- What is dust?
- Do you dust or vacuum first when cleaning?
- Pro tips for dusting
- Pro tips for vacuuming
Should you dust or vacuum first when cleaning? It’s a question as old as time itself. Much like the chicken or the egg conundrum, not everyone knows what comes first.
Today we're revealing the answer, and we're even sharing some top cleaning tips to help you out.
Want a clean house? Let's get started...
What is dust?
Before we get down and dirty with the "dust or vacuum first" conundrum, let’s talk about what dust is:
Dust is a combination of small particles that collect in indoor environments. These particles may be made up of a range of things including plant pollen, hair, paper fibres, material fibres, and even skin cells.
If you’ve ever dodged your cleaning duties for a while, you’ve probably noticed a build-up of dust in certain areas. You'll see the dust on wooden or tiled floors, on exposed surfaces, and places such as mirrors. Dust also collects on your carpets, rugs, and other soft furnishings like your curtains.
Why is it important to dust regularly?
Not only does dust make your house look and feel untidy but, more importantly, dust can seriously impact your health. Research published in the Epidemiology Journal suggests that exposure to indoor dust can lead to mucosal irritation. In simple terms, that means that you may feel congested, with more mucus, and sinus problems.
If you make a mistake with your dusting, or if you don't dust at all, you could be putting your health on the line! Dusting can also help to clean up pollen and pet dander. Great news for those with hayfever or pet allergies!
Prioritising your health is important, which is why you need to learn how to clean your home like a pro. In this guide, we will take a look at whether you should dust or vacuum first when cleaning your house. Here’s everything you need to know to get started.
Do you dust or vacuum first when cleaning?
First things first, let’s deal with the question at hand: Should you dust or vacuum first when cleaning your home? The answer is that you should always dust first and vacuum later.
The reason is simple. When you dust, you'll find that some of the particles wipe away onto your cloth or duster, but you'll never get all of the particles. Instead, many of the particles that you make contact with end up going into the air and then settling. These dust particles will then settle on your floors, sofa, bed, or other surfaces.
If you vacuum first and dust later, you'll find that you miss a lot of the dust in your home. When you dust the particles will settle on your freshly-vacuumed carpet. This means that you'll need to vacuum all over again to get your home properly clean. Nightmare. If you leave it as it is, the dust will remain and could have an impact on your health. Because you haven't taken the correct steps to reduce the amount of dust in your home, you'll also notice that your home will look dusty again - faster than is normal.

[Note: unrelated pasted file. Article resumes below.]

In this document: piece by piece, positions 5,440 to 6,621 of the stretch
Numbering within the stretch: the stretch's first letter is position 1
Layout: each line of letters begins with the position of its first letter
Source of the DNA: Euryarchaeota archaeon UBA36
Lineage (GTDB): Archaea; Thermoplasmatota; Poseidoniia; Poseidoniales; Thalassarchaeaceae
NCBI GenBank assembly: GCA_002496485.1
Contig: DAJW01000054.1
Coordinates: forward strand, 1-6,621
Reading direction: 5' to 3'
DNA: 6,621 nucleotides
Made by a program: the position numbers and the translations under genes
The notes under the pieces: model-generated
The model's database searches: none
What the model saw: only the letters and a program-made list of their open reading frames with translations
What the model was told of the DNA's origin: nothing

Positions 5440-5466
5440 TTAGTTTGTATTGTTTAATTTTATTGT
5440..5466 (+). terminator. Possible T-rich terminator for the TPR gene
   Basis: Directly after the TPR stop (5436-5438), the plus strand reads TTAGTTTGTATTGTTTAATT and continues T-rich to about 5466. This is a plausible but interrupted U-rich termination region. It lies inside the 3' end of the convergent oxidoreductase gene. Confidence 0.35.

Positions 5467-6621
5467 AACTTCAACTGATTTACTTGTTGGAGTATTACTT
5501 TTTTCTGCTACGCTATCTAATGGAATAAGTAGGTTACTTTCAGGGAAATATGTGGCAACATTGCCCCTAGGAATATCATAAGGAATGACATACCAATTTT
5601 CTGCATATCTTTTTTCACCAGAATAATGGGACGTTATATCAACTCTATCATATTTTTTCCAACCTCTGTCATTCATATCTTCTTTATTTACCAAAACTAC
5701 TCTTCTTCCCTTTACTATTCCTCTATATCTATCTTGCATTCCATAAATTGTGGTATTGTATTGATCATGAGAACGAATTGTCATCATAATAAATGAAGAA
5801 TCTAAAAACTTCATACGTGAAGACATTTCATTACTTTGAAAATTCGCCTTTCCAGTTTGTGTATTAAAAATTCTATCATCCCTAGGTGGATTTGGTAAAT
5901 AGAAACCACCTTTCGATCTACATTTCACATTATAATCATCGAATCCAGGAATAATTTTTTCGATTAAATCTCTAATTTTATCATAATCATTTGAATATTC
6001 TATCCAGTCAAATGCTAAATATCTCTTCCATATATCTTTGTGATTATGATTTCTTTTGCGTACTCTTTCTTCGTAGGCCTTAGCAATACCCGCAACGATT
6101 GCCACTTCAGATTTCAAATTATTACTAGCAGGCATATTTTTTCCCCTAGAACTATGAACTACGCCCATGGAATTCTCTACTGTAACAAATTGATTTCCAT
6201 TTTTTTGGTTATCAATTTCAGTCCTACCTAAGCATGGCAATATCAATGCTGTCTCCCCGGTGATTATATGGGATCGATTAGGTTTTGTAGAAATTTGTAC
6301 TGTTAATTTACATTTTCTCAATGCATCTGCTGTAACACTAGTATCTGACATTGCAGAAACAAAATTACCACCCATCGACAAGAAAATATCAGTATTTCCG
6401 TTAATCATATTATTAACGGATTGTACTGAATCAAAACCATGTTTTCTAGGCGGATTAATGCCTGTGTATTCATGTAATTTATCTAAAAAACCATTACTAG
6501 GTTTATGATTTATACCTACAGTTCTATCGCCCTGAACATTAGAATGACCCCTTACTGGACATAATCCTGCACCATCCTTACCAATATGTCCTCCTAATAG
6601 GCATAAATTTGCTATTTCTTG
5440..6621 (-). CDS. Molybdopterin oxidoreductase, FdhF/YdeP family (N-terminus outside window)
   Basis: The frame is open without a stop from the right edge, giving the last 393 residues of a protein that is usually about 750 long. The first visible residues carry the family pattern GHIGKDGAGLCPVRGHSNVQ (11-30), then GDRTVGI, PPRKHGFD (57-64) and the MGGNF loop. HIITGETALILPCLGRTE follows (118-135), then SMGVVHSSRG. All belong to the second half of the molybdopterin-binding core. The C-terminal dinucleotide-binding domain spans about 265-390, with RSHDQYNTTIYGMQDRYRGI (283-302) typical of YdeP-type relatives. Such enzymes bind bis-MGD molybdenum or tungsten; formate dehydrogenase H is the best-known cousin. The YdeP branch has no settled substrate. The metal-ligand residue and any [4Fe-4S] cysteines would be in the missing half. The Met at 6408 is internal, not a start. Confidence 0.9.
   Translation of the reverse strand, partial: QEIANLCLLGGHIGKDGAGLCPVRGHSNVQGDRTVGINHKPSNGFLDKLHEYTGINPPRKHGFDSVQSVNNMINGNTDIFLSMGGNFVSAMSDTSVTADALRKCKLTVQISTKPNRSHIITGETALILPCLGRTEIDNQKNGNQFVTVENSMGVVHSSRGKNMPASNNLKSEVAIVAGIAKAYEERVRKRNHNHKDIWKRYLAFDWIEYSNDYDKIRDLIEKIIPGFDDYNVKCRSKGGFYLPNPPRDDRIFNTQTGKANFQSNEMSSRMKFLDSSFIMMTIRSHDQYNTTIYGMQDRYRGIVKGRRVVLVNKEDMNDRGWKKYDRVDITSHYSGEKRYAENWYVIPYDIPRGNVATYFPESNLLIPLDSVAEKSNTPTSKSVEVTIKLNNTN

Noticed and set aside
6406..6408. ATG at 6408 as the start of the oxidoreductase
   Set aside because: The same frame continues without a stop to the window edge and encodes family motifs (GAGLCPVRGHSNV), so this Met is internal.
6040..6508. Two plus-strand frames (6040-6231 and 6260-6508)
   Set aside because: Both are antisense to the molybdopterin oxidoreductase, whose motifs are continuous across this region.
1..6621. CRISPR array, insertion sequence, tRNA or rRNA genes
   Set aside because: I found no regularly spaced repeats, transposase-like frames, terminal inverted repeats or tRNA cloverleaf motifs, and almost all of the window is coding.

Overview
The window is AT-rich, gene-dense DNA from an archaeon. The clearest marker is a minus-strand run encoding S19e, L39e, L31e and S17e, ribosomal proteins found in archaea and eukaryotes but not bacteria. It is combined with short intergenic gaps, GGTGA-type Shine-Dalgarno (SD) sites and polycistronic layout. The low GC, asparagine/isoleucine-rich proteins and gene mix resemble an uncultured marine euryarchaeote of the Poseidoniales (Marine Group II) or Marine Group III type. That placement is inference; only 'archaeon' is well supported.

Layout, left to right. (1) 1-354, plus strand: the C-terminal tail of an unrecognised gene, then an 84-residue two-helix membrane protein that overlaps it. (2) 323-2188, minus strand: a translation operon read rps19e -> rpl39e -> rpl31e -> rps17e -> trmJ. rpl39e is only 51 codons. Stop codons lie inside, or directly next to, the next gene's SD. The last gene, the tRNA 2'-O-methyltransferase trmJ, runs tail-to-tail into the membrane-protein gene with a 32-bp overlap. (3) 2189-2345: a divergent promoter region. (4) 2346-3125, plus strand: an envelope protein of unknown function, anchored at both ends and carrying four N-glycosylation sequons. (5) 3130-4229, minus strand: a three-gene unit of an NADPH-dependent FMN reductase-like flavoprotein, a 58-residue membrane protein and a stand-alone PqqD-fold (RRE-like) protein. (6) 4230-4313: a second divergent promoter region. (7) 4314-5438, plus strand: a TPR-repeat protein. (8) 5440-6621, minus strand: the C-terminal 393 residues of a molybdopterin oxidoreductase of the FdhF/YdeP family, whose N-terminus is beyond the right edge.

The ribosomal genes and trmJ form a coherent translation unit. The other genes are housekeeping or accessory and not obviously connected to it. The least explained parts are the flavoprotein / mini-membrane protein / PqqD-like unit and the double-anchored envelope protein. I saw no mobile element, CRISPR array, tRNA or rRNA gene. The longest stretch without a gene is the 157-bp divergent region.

Pro tips for dusting
Now that you know the answer to whether you should vacuum or dust first, let’s take things one step further and find out the proper way to clean a house.
Want to learn how to dust like a pro? Here are some of our best tips:
1. Dust your home regularly
Let’s be honest - dusting is boring! That said, if you want to keep on top of your home cleaning, you do need to commit to this chore on a regular basis. Now, just how often should you dust? Let's break it down...
- Light dusting - Make sure that you engage in some ‘light dusting’ every couple of weeks (or more often if your home is particularly dusty). That means covering the basics, like dusting your surfaces, floors, and any other exposed areas. Why not take this even further and speed clean your home in 30 minutes?
- Heavy dusting - You should also undertake some ‘heavy dusty’ once every few months. That means cleaning hard-to-reach places that you wouldn’t usually look. For example, you should clean any blinds you have in your home, remove dust from the blades of fans and target the top of your furnishings. You'll be shocked by the number of dirty places you're forgetting to clean!
It's a good idea to add these areas to your house cleaning schedule to ensure that you don’t forget. After all, they're easy to overlook! Take our "how clean are you?" test to check for any spots you may be missing.
If you don't dust these hard-to-reach areas, expect your home to stay dusty. Every time a door is opened or a gust of wind blows through, the dust from these areas will only shift to more noticeable places in your home.
2. Use a microfibre cloth
Buying the right cleaning products is vital when it comes to removing dust from your home. There are many different products on the market, so you may find it hard to choose which are right for you. Investing in a few microfibre cloths for your household cleaning kit is the first stage in this process. Believe it or not, these cloths could be real game-changers.